Category Archives: short stories

Rave On (A Short Story)

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Ten minutes till.

The clock beside my mattress flings every spent second into my lap, nudging me so much closer to whatever is about to happen. Mom can’t be bothered with it; she’s passed out in the next room, oblivious to my escape into night. And even though I’m certain I’ll be home long before sunlight splits the dark, my body still bristles with something akin to static electricity, a tight anxiety over knowing I’ll surely be found out. And it really doesn’t matter; I’ve been caught before.

Shadows engorged with blackness lurk like thugs in the corners of our backyard; delicate dew blankets the grass like the blood of others foolish enough to go before me.

Blood.

That’s what it’s really all about, isn’t it?

Life?

My mind sports with competing scenarios of what I hope might happen and what I pray will not—Lord knows I don’t need any more lectures regarding proper behavior for a young lady.

Five minutes till.

What if they don’t show? Suppose this is all just a well-played joke, with me as its shiny white butt?

But this is Molly we’re talking about—faithful Molly.

Mom’s old sneakers swallow my feet in a comforting fit. The back door whines protest against my departure. Nobody steps forward to quash my moment. I’m all alone.

A lustful breeze plays peekaboo with my nightshirt and soothes my heat. I’m bare underneath. That’s the part that excites me most: knowing the only thing standing between me and the real world is a thin scrap of white cotton.

The street out front offers neither light nor sound, as if nothing decent dares occupy such a miserable piece of earth but Donnington Trailer Park and the white-trash misfits it spawns. That’s what kids at school call me: white trash. That, and Icky Nicky.

My given name is Nicole—Nicole Lynn Robishawl. I can’t quite peg the origins of a name like Robishawl, but I’d bet a hundred bucks its roots lie buried someplace in Europe—the far northern part. I own a headful of blond tangles and uncomplicated blue eyes to prove that theory. And there’s another of those curious little oddities assholes around here like to whisper about when they’re certain I’m not listening: Mom and Dad are both dark-haired and dark-eyed.

Two minutes till.

I reach the crumbling sidewalk and crouch low beside a naked mess of annuals meant to spruce up the front of our trailer. A word like hatred doesn’t begin to tell of my feelings for a shithole like Donnington. We aren’t even supposed to be here, Mom and me. Dad promised to take us in, giving me back my old room, if only there’d be no more drinking. But mom prefers vodka to a husband.

Lightning spatters a silvery web across the sky right above Lincoln High School, and my silent prayer for a direct hit goes unanswered. Dull rumbles chase the flashes, but even thunder can’t match the wicked growl of Tommy Mizvinski’s engine.

He’s early!

A full sixty seconds early!

My frantic dash launches me recklessly toward the corner at the end of my street. Tommy won’t wait. If I’m not there under that lonely streetlight, forget about it. No rave for me.

I’m there before he is, though, quick enough to spy that single headlight slicing open the night—our night. Sweat jogs the course of my spine. My heart swears an oath to knock a hole through my middle. I’ve waited all month to have this moment.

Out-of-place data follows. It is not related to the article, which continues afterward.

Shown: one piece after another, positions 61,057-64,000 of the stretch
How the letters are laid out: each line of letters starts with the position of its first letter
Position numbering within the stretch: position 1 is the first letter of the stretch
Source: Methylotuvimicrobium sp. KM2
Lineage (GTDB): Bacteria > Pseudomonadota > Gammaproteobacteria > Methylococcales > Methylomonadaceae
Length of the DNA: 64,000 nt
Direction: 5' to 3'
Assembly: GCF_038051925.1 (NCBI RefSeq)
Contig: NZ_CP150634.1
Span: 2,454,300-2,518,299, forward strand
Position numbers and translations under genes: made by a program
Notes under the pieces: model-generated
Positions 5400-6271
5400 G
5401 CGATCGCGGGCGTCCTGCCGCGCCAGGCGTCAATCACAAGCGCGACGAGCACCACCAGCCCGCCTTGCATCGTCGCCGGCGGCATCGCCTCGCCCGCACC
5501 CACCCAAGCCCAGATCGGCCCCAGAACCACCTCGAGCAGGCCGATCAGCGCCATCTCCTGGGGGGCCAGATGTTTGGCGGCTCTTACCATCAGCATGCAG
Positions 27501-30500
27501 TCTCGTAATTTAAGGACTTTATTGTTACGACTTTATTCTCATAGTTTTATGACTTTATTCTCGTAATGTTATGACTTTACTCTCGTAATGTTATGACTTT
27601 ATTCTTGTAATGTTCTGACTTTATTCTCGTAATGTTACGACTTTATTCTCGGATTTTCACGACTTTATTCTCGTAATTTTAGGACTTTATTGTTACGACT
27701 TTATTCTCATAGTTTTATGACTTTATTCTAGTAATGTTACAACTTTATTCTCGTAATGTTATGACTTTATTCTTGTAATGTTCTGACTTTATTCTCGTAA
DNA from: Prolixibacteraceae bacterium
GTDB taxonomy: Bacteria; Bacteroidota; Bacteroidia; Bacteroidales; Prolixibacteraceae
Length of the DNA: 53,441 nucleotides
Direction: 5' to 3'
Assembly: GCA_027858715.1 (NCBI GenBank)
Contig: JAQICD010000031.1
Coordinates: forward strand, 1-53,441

Tommy’s door yawns wide; his lanky body leans forward, offering me the back seat. “Get in, Sped,” he huffs. “They won’t wait around if we’re late.”

Sped. That’s short for special ed. Tommy’s the only one who calls me that—even though I’ve never ridden the short bus.

The lure of this moment sucks me in, puts me close to Molly. Our bodies bump in the darkened back seat, tossing up loose sparks of anxiety. Nervous giggles supply our greetings.

I’m the one who suggested we go to this thing. Faithful Molly, she even tried to talk me out of it. And truth be told, I’d have laid odds on her just staying home. But here she sits, dressed like me—only her nightshirt is pink. I hate pink.

Dale Harvitz rides shotgun. That lazy eye of his gets all hung up on me the entire trip—as if I’d even consider the likes of him. Dale is the true sped in this car, not me. But he’s also Tommy’s best friend, which makes him more welcome on this ride than me, so I won’t call him a sped to his zit-covered face.

Still, I’m the one who set this up. “Where are your pajamas?” I ask.

Jeans and T-shirts, that’s what both boys are sporting.

Dale’s the defensive one. “Fuck that noise,” he spits. “I’m not wearing pajamas to a rave.”

I produce the flier, wave it in his pizza face. “That’s the theme. It says so right here.”

“They won’t turn us away, Nicole,” Dale argues. “They hold raves to make money. I’ve got my twenty bucks.”

Tommy has his say, lays down his own law. It’s me and Molly that has him spooked—our ages, that is. “Just don’t go acting like a pair of babies,” he tells us, “and they’ll probably let you two inside.”

Dale lights a Marlboro and eyes Moll and me like he’s starving and we’re medium-rare fresh-off-the-grill. You can just tell his mind is stuck in the muck and sinking fast. “Got twenty bucks says they’re both still bald,” he wagers.

Call it a natural reflex, that way my knees squeeze together. He’ll never know what’s what where those sorts of things are concerned.

Tommy, though—he finds me in the rearview, holds my gaze the way I wish he’d hold my hand, before returning to the road ahead. “Thing like that doesn’t concern me,” is all he says of the matter.

But then he finds me again and goes back to his law. “Either of you girls get pinched,” he orders, “don’t you dare mention my name. Cops raid these things all the time. If they snatch you, tell ’em you snuck out on your own, let ’em take you home.”